The head of Seattle’s police union is telling officers here to be on high alert following the shooting deaths of two officers in New York City over the weekend.
Ron Smith, president of the Seattle Police Officers’ Guild, said patrol officers riding alone will be allowed to ride in two-person cars for the time being.
“Their profession might be law enforcement, but their job is to go home to their families at the end of their shift,” said Smith.
“I think they should be highly vigilant at all times,” he told KIRO Radio. “I just think right now, based on the rhetoric around the country, some things on social media and some of the graffiti being posted around the country, that officers need to be on high alert.”
Smith said the assassination of NYPD Officers Rafael Ramos and Wenjian Liu, who were gunned down while sitting in their patrol car in Brooklyn on Saturday, brought back painful memories here in the Northwest.
On Halloween might 2009, SPD Officer Timothy Brenton was shot and killed while sitting in his patrol car near 29th and Yesler. Just one month later, four Lakewood police officers were gunned down while sitting in a coffee shop.
“They were murdered because of the uniform that they wore, not because of who they were. Not because of what they stood for,” said Smith.
Following the events in New York, Assistant Seattle PD Chief Nick Metz sent a message of support to officers:
Unfortunately, for many of us in Western Washington, what happened in NYC opens deep wounds that we thought had started to heal. Many of us can relate to what the NYPD and NYC is going through.
Even in the midst of incredible grief immediately following the tragic death of two of their own, our brothers and sisters of NYPD will do just like we’ve done:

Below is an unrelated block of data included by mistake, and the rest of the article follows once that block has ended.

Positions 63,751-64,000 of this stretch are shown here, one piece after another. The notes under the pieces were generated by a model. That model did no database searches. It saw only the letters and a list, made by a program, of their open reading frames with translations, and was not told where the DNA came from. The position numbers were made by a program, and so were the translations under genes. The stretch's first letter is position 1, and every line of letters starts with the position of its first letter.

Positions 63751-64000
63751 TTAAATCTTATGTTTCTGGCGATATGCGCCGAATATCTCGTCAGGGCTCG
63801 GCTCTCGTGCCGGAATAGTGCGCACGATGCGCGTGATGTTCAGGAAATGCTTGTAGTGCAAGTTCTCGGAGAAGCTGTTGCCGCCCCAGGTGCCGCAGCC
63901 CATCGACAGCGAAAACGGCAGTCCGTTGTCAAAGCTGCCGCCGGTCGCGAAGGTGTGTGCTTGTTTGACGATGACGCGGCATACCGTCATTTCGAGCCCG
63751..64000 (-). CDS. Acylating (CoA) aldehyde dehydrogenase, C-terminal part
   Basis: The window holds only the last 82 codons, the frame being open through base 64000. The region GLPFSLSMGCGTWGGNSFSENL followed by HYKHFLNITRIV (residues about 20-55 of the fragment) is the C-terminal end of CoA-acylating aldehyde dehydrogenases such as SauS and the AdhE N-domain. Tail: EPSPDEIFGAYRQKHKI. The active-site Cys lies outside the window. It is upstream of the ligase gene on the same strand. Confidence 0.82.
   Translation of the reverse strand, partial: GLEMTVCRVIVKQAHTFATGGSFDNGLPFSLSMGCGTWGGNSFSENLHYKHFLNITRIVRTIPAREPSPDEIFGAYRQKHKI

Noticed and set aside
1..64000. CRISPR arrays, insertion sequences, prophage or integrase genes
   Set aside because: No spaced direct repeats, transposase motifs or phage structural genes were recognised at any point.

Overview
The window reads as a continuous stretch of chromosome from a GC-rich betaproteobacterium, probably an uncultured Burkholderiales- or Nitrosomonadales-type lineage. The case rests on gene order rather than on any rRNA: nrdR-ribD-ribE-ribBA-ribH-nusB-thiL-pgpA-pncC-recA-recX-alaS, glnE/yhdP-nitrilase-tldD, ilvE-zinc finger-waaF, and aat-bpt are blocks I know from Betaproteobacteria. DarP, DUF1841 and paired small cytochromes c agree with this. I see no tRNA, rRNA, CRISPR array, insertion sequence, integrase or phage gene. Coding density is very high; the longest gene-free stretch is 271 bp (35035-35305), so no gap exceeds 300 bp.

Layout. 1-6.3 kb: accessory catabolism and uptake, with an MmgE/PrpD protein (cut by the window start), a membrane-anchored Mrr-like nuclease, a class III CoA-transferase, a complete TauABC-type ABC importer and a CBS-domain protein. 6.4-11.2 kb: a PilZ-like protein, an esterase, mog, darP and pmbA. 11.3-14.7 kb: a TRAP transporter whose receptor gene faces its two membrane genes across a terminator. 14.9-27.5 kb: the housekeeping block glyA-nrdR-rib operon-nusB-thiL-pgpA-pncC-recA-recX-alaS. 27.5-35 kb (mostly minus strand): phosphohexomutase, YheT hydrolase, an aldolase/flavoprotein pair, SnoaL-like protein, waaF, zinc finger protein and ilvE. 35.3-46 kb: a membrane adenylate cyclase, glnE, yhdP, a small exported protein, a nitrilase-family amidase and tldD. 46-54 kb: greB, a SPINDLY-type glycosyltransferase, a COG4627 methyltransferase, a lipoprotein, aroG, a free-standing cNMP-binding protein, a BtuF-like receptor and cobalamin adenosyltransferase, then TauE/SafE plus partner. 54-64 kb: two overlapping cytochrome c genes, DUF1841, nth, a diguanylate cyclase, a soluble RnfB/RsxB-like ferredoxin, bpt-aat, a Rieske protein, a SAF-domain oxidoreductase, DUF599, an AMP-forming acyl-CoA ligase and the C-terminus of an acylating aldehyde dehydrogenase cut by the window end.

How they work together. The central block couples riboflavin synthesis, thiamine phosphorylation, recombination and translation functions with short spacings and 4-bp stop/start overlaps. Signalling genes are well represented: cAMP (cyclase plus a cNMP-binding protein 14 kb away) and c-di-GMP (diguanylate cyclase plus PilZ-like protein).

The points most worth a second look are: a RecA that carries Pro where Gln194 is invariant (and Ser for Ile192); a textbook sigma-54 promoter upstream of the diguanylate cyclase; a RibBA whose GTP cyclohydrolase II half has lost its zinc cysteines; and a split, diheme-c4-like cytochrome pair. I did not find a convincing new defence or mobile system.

1- they will continue to respond to emergency and service calls and represent themselves with the highest level of distinction.
2- they will continue to go that extra mile for folks who are truly in need of their assistance.
3- they will continue to not allow themselves to get baited into saying or doing something inappropriate, because they know that their own personal professionalism won’t allow them to demean the pride of our profession.
4- they will continue to honor the memory of Officers Rafael Ramos & Wenjian Liu by modeling the kind of professionalism that will make their surviving friends and families proud.
5- they will continue to demonstrate that policing is the noblest of noble professions. Though the officers won’t have the luxury of shutting their business down to grieve and get their stuff together, they will be there to aid and comfort when lives are destroyed to violence, when the homeless are robbed and beaten, when families are in turmoil, and the other THOUSANDS of requests for service received every day.
6- they will continue to do the right thing…not because department policy dictates…but because they take pride and believe in their own personal and professional ethics.
7- they will not allow the media to create divisiveness between them and those communities that need their services the most.
To my brothers and sisters in law enforcement, though the media will rarely tell you this, the majority of the folks we serve, even in the most challenging of communities, support and appreciate you…and most importantly…they need you.
Though this is a very difficult period, continue to not only be proud of belonging to such an incredible profession, but knowing that you work along side the best of the best in law enforcement.
Though this will be a difficult holiday season for many, you can honor those 113 officers, who in 2014 were killed in the line of duty, by using this time to build wonderful memories with friends, family and co-workers.
Please take care of yourselves, and each other.
Nicholas Metz, Assistant Chief
Patrol Operations Bureau
Smith said despite events in New York and recent anti-police brutality protests nationwide, he believes a “silent majority” of citizens support law enforcement professionals.
“Those people who are busy with jobs, busy raising children, busy coaching teams, busy volunteering in their community, who don’t have enough time to usually walk up to a police officer, or a law enforcement officer, and let them know they support them,” he said. “We know it, they don’t have to say it. We know they do.”